'Secure'  by Nick Horrigan. Made from steel and oak and designed in the form of a dropping seed with, at its kernal, a hollowed space which allows the viewer to focus on an iconic view of Ellesmere Church across the Mere.



Sshhh by John Merrill forms part of the Ellesmere Sculpture Trail around the Mere. John, who is based in North Wales, creates all his work by hand using a combination of traditional and modern carving and joinery techniques. 

He carved his original piece from a Lime tree felled in Castlefields but, in 2017, when the sculpture had deteriorated it had to be removed. However, in 2019, following a successful local fund raising campaign, John re-created Sshhh in oak. Due to its popularity with visitors and local people this area of the gardens has become widely known as Sshhh corner - a favourite spot for photographs.

Community participation is key to John’s work and, for the original sculpture in 2011 he involved local school children from Ellesmere Primary School to help form the design of his sculpture.  John worked with the children at the Mere sharing inspiration and ideas and this led to him sculpting of the word, 'Sshhh,'  to reflect the peace and quiet of the beech avenue at the far end of Cremorne Gardens. 

Stairway to Haven

Rumen Dimitrov, from Bulgaria, came to Ellesmere in July to start the 2011 phase of the Sculpture Trail in Cremorne Gardens. 

A beech stump was selected and it took him just five days, using a chainsaw, to complete the work. Rumen cut steps out of the roots on the Mere side of the tree and removed a rectangular block of wood to create steps at the rear. The hollow that was created inside the trunk provided an elevated vantage point overlooking the Mere. 

Rumen called the piece 'Stairway to Haven' after his favourite band Led Zeppelin's song. 

Unfortunately, after a number of years, this popular, child friendly sculpture had to be removed for safety reasons and the remains of the tree was felled. However, it now has a new life providing a valuable wildlife habitat in Cremorne Gardens. 



Conker Chair


Sculptor David Lloyd from Carmarthan, mid Wales, took his inspiration from the Conker, the fruit of the Horse Chestnut, and created a work which resembled an opened shell with the Conker inside. Appropriately, the wood he used came from a Horse Chestnut tree which had grown and been felled  in the Cremorne Gardens. 


David worked the wood to expose the grain and especially the knots of branches which he used for the 'spikes' of the fruit and also for the Conker. The outer surface of the sculpture was scorched black for contrast and to help preserve it. The sculpture rested on the Chestnut stump to form an interesting seat to look out across the Mere. 


This piece was the third in the series of sculptures for this part of the sculpture trail. It was commissioned by Ellesmere Sculpture Initiative with the help from the Shropshire Council's Mere Park managers.


David worked on the sculpture in the vicinity of the Cremorne Gardens at the end of November and the beginning of December 2011. Over the next five years the sculpture rotted into the surrounding ground and is now no longer visible.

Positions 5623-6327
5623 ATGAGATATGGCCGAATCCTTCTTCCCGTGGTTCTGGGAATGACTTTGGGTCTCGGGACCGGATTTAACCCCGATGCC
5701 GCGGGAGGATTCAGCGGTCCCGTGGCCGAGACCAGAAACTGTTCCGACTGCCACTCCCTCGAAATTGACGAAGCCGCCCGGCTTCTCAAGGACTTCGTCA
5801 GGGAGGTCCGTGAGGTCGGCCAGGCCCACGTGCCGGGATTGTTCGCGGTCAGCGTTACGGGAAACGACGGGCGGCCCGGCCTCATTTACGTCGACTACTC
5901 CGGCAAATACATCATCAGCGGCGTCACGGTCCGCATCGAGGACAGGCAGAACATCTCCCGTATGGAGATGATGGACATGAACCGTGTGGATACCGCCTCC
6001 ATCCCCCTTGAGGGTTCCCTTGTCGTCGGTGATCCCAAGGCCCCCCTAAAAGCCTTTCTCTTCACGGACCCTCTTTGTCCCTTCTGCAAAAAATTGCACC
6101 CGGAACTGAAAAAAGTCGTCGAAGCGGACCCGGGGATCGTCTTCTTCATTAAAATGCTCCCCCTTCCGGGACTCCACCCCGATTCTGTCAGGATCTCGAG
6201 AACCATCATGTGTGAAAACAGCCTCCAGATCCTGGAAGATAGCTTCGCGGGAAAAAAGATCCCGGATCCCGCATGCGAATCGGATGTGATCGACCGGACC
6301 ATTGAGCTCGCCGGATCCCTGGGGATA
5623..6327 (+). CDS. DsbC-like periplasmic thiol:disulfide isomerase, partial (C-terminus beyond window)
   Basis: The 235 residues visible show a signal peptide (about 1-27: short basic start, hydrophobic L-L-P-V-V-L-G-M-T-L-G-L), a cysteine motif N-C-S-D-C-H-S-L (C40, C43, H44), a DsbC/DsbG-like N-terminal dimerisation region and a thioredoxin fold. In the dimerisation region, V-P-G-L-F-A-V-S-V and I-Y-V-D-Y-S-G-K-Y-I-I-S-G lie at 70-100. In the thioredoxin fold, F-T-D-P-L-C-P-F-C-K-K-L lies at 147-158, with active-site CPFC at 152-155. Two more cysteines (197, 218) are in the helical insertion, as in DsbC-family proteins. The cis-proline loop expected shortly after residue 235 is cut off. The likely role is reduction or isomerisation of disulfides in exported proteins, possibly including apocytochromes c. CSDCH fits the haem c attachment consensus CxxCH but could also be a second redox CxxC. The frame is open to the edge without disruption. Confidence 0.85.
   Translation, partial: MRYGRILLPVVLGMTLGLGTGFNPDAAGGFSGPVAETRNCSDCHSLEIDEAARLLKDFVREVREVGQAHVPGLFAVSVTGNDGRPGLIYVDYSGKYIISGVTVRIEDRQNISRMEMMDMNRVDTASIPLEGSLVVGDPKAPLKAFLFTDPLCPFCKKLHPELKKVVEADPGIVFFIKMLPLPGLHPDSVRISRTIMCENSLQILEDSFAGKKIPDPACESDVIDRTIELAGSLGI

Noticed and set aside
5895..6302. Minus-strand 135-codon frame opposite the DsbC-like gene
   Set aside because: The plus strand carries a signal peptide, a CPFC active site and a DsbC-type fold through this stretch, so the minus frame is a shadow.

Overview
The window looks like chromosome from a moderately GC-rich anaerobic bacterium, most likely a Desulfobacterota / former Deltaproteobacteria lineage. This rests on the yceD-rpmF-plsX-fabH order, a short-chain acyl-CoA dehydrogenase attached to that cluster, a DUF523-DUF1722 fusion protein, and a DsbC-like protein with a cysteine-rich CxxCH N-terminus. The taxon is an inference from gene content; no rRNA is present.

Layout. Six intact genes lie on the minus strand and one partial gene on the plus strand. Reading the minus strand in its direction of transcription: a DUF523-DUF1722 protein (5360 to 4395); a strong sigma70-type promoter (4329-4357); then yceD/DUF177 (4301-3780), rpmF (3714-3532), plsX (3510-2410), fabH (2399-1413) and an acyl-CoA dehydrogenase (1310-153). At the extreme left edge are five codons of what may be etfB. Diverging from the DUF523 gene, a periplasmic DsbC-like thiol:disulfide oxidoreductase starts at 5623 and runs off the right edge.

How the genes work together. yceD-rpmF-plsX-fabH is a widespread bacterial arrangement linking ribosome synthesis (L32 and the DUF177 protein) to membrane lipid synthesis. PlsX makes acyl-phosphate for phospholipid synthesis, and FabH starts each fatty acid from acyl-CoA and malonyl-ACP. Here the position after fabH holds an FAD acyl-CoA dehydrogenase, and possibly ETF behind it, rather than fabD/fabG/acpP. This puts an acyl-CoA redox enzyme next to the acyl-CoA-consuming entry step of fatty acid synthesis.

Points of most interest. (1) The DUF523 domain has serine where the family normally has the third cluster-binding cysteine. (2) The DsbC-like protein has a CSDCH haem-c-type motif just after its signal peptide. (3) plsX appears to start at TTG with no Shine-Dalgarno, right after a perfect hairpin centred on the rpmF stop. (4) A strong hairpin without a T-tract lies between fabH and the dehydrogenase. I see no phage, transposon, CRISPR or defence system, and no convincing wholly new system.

Extramuros Sculptures

Extramuros, a Spanish word that literally translated means ‘art outside walls’, was an exposition in 2007 where international artists from Spain, Portugal and Britain were commissioned to create sculpture pieces relating to their local landscape. Ellesmere in Shropshire was chosen as the sole UK venue and all the sculptures were exhibited near the Mere in Cremorne Gardens and the Castlefields area. They then travelled to Portugal and Spain the same year. 

Three pieces of the original Extramuros exhibition were made specifically for Ellesmere and in 2008 when the sculptures were returned to the town they were sited at Ellesmere Primary School. In 2012 the three sculptures, Bindweed, Ellesmere Pillar and Ellesmere Chronicle,  were returned to Cremorne Gardens to join the Ellesmere Sculpture Trail.


The Ellesmere Sculpture Trail has been developed over the past 10 years. It is made up of sculptures set in the unique and beautiful landscape of Ellesmere in North Shropshire. The pieces are created by international contemporary artists, commissioned by the Ellesmere Sculpture Initiative (ESi), and are made specifically in response to the location.

For each phase of the trail pieces were made using local stone and wood, wherever possible,  to reflect the history and heritage of the landscape around Ellesmere.  

Sculpture, a three dimensional art form sits well in outdoor locations, especially where there are contrasting shapes and textures in the landscape. With its particular form and material, an individual sculpture can complement or contrast with its location. Sculpture in the landscape can change the experience of a familiar setting, give a little known area of natural beauty a wider profile and bring art to a new audience.

The trail provides visitors with a free and gentle tour of Ellesmere (largely accessible by wheelchair and pushchair) taking in the uniquely attractive settings of the Mere, the historic Castlefields and canal.


See the Trail Map page for details of where to find the sculptures.

The Ellesmere Sculpture Trail is made up of sculptures set in the unique and beautiful landscape of Ellesmere in North Shropshire. The pieces are created by international contemporary artists, commissioned by the Ellesmere Sculpture Initiative (ESi), and are made specifically in response to the location.

As seen in the publication
'Sculpture Parks and Trails
of Britain and Ireland'
2nd edition
ISBN 978-1-4081-6475-4

For each phase of the trail pieces are made using local materials and reflect the history and heritage of the landscape around Ellesmere. These sculptures are then added to the Ellesmere Sculpture Trail.
The trail provides visitors with a free and gentle tour of Ellesmere (mostly accessible by wheelchair and pushchair) taking in the uniquely attractive settings of the mere, the historic castle fields and canal.
See the Trail Map page for details of where to find the sculptures.